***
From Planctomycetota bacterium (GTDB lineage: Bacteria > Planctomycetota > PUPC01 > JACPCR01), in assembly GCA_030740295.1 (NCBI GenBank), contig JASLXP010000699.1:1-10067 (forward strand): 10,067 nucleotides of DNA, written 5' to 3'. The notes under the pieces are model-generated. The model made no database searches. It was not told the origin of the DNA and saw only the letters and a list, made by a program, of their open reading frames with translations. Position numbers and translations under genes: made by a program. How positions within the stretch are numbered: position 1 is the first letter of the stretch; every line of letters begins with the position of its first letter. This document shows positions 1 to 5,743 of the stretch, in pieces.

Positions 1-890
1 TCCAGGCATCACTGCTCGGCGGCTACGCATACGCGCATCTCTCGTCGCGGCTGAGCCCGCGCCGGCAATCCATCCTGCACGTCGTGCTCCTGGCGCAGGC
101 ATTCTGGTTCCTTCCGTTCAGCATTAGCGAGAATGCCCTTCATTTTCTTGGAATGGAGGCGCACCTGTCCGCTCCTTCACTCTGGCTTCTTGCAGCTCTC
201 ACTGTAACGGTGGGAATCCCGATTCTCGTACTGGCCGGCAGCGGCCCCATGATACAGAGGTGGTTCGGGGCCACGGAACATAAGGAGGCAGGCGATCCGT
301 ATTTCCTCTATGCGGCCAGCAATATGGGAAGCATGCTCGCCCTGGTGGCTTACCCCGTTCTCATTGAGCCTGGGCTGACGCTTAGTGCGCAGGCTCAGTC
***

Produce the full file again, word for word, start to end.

From Planctomycetota bacterium (GTDB lineage: Bacteria > Planctomycetota > PUPC01 > JACPCR01), in assembly GCA_030740295.1 (NCBI GenBank), contig JASLXP010000699.1:1-10067 (forward strand): 10,067 nucleotides of DNA, written 5' to 3'. The notes under the pieces are model-generated. The model made no database searches. It was not told the origin of the DNA and saw only the letters and a list, made by a program, of their open reading frames with translations. Position numbers and translations under genes: made by a program. How positions within the stretch are numbered: position 1 is the first letter of the stretch; every line of letters begins with the position of its first letter. This document shows positions 1 to 5,743 of the stretch, in pieces.

Positions 1-890
1 TCCAGGCATCACTGCTCGGCGGCTACGCATACGCGCATCTCTCGTCGCGGCTGAGCCCGCGCCGGCAATCCATCCTGCACGTCGTGCTCCTGGCGCAGGC
101 ATTCTGGTTCCTTCCGTTCAGCATTAGCGAGAATGCCCTTCATTTTCTTGGAATGGAGGCGCACCTGTCCGCTCCTTCACTCTGGCTTCTTGCAGCTCTC
201 ACTGTAACGGTGGGAATCCCGATTCTCGTACTGGCCGGCAGCGGCCCCATGATACAGAGGTGGTTCGGGGCCACGGAACATAAGGAGGCAGGCGATCCGT
301 ATTTCCTCTATGCGGCCAGCAATATGGGAAGCATGCTCGCCCTGGTGGCTTACCCCGTTCTCATTGAGCCTGGGCTGACGCTTAGTGCGCAGGCTCAGTC